Recurring players:  Charles Laughton would later appear in The Paradine Case.  Frederick Piper had small parts in The Man Who Knew Too Much (1934), The 39 Steps, Sabotage, and Young and Innocent.  Hitchcock favorite Clare Greet had appeared in The Ring, The Manxman, Murder!, The Man Who Knew Too Much (1934), and Sabotage.  George Curzon had been in The Man Who Knew Too Much (1934) and Young and Innocent.  The great Basil Radford was also in Young and Innocent and The Lady Vanishes.   Leslie Banks had starred in The Man Who Knew Too Much (1934).  Wylie Watson had played Mr. Memory in The 39 Steps.  Robert Adair would later have a bit part in Stage Fright.  Marie Ault had appeared in The Lodger.  William Fazan also had bit parts in Murder! and Young and Innocent.   Hitchcock regular John Longden had appeared in Blackmail, Juno and the Paycock, The Skin Game, and Young and Innocent.  Aubrey Mather was also in Sabotage and Suspicion.

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Clare Greet, one of Hitchcock’s favorite character actresses. She would die shortly after filming was complete.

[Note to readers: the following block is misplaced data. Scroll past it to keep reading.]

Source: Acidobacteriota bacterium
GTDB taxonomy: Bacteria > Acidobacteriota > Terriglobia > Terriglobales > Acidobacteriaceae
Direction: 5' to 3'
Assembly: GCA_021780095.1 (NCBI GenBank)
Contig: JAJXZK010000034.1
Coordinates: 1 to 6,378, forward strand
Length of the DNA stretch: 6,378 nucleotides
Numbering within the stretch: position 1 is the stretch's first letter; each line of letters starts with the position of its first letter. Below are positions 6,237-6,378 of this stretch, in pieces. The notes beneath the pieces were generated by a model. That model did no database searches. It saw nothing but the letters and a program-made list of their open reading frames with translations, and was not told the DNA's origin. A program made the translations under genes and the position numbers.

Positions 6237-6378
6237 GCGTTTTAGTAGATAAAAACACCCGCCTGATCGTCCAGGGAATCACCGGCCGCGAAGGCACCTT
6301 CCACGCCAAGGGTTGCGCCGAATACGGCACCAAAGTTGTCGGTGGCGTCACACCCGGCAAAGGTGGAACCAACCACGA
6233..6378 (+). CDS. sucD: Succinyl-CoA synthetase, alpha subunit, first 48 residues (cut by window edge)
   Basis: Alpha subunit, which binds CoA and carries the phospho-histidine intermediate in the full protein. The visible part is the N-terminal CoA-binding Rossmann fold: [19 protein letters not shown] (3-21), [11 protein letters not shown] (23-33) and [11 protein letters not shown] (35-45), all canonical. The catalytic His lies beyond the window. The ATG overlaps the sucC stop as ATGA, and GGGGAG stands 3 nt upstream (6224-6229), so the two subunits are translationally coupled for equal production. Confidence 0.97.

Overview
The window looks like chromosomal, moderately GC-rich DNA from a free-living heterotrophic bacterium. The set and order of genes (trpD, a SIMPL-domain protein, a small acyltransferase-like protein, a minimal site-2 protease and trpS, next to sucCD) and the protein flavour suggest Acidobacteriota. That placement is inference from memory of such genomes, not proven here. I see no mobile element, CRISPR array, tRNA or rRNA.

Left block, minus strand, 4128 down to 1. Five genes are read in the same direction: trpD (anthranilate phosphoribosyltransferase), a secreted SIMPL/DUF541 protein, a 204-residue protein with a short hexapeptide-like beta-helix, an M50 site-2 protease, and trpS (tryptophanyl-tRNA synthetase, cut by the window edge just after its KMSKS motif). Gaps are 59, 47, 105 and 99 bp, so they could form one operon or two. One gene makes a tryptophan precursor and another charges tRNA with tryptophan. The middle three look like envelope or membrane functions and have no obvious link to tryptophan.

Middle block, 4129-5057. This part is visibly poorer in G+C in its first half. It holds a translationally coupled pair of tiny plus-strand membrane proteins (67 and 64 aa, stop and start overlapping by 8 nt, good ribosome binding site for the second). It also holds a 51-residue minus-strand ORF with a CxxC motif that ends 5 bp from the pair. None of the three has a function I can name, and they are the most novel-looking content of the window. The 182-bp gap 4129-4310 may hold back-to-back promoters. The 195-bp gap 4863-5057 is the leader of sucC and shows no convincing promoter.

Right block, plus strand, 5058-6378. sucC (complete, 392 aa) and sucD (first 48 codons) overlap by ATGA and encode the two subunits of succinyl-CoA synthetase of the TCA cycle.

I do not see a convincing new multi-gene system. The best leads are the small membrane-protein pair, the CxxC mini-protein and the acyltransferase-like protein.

Hitchcock legacy:  Robert Hamer, the editor of this movie, would become a popular British director in the 1940’s and 50’s.  He made his most memorable films at Ealing Studios, including Kind Hearts and Coronets, starring Alec Guiness.  J. Lee Thompson, the dialogue coach on this film, would become a very successful director, making many well-known movies, including The Guns of Navarone and the original Cape Fear.  

Where’s Hitch?  He isn’t!  Alfred Hitchcock had made cameos in several movies by this point, and he would make one in every subsequent movie, but he chose not to in Jamaica Inn.  Perhaps this is an indication of how little regard Hitchcock had for this movie, that he chose not to appear in it.